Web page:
Islands that were discovered, and the Incidents
which happened in that Track.
CHAPTER II. Reception at Anamocka; a
Robbery and its Consequences, with a Variety
of other Incidents. Departure from the Island. A
sailing Canoe described. Some Observations
on the Navigation of these Islanders. A
Description of the Island, and of those in the
Neighbourhood, with some Account of the
Inhabitants, and nautical Remarks.
CHAPTER III. The Passage from the Friendly
Isles to the New Hebrides, with an Account of
the Discovery of Turtle Island, and a Variety of
Incidents which happened, both before and
after the Ship arrived in Port Sandwich, in the
Island of Mallicollo. A Description of the Port,
the adjacent Country, its Inhabitants, and manyother Particulars.
CHAPTER IV. An Account of the Discovery of
several Islands, and an Interview and Skirmish
with the Inhabitants upon one of them. The
Arrival of the Ship at Tanna, and the Reception
we met with there.
CHAPTER V. An Intercourse established with
the Natives; some Account of the Island, and a
Variety of Incidents that happened during our
Stay at it.
CHAPTER VI. Departure from Tanna; with some
Account of its Inhabitants, their Manners and
Arts.
CHAPTER VII. The survey of the Islands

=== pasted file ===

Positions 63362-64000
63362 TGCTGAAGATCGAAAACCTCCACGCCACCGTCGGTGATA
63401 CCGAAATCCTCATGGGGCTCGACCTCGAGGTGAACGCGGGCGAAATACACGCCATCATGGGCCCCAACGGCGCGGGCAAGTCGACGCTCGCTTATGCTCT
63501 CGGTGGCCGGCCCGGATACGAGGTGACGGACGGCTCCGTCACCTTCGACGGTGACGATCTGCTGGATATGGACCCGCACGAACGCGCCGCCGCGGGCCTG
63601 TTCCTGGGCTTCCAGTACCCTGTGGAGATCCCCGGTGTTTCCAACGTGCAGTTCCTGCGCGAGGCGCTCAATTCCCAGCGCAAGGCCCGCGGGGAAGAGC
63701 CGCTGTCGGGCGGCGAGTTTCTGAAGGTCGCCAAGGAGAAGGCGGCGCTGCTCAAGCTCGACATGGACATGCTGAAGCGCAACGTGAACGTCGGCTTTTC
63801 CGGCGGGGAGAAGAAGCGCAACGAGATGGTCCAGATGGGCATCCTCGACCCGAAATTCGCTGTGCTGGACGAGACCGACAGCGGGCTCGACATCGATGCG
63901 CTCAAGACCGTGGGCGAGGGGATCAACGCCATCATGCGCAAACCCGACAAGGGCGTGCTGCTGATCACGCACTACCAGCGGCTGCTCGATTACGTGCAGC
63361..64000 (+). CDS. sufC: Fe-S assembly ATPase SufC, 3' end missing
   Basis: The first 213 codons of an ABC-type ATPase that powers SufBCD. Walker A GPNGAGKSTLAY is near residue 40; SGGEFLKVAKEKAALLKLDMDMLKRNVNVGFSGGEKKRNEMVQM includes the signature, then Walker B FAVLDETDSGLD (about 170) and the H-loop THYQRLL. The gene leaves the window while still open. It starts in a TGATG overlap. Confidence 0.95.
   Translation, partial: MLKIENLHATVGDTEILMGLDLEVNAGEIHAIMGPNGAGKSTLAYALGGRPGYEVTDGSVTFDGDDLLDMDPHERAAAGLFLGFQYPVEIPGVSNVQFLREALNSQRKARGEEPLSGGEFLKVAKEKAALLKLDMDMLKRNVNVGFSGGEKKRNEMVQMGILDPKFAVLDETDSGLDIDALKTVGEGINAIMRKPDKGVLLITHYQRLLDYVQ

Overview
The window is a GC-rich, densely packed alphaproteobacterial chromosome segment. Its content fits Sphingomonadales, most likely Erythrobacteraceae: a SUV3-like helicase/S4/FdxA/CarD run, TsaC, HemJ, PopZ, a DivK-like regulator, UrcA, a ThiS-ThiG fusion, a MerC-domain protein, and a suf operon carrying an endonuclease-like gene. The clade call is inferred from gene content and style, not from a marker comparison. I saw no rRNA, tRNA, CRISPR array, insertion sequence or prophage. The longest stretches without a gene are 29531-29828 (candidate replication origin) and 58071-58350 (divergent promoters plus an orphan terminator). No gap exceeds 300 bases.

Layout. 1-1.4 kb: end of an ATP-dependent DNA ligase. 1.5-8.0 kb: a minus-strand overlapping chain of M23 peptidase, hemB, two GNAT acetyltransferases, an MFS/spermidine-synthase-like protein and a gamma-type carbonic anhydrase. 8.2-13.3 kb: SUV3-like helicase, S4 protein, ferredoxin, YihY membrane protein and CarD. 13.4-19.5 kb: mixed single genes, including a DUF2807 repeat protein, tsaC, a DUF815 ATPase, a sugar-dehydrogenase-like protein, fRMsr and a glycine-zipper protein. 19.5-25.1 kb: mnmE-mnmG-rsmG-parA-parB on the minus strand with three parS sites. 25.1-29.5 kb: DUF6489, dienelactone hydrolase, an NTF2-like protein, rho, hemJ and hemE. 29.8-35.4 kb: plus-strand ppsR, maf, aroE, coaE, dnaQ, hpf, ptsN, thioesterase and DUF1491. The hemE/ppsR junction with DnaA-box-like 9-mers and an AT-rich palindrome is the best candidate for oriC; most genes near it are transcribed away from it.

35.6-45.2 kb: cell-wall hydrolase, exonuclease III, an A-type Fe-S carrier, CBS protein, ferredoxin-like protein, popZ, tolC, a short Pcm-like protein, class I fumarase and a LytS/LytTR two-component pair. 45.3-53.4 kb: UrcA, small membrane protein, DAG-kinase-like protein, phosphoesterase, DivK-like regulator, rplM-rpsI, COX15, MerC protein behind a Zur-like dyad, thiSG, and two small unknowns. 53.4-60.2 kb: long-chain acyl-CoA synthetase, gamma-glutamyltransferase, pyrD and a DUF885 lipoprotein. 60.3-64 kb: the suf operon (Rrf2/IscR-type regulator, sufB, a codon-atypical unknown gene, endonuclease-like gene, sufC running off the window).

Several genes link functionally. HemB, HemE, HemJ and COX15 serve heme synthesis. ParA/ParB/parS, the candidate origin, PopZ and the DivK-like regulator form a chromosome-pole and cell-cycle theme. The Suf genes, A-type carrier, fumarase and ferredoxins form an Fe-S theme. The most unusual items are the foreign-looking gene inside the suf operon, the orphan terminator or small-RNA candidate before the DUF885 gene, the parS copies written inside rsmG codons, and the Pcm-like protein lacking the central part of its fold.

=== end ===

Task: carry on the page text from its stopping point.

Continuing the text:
continued, and a more particular Description of
them.
CHAPTER VIII. An Account of the Discovery of
New Caledonia, and the Incidents that
happened while the Ship lay in Balade.
CHAPTER IX. A Description of the Country and
its Inhabitants; their Manners, Customs, and
Arts.
CHAPTER X. Proceedings on the Coast of New
Caledonia, with Geographical and Nautical
Observations.CHAPTER XI. Sequel of the Passage from New
Caledonia to New Zealand, with an Account of
the Discovery of Norfolk Island; and the
Incidents that happened while the Ship lay in
Queen Charlotte's Sound.
BOOK IV. From leaving New Zealand to our
Return to England.
CHAPTER I. The Run from New Zealand to
Terra del Fuego, with the Range from Cape
Deseada to Christmas Sound, and Description
of that Part of the Coast.
CHAPTER II. Transactions in Christmas Sound,
with an Account of the Country and its
Inhabitants.
CHAPTER III. Range from Christmas Sound,
round Cape Horn, through Strait Le Maire, and
round Staten Land; with an Account of the
Discovery of a Harbour in that Island, and a
Description of the Coasts,
CHAPTER IV. Observations, geographical and
nautical, with an Account of the Islands near
Staten Land, and the Animals found in them,
CHAPTER V. Proceedings after leaving Staten
Island, with an Account of the Discovery of the
Isle of Georgia, and a Description of it,CHAPTER VI. Proceedings after leaving the Isle
of Georgia, with an Account of the Discovery of
Sandwich Land; with some Reasons for there
being Land about the South Pole,
CHAPTER VII. Heads of what has been done in
the Voyage; with some Conjectures concerning
the Formation of Ice-Islands; and an Account of
our Proceedings till our Arrival at the Cape of
Good Hope,
CHAPTER VIII. Captain Furneaux's Narrative of
his Proceedings, in the Adventure, from the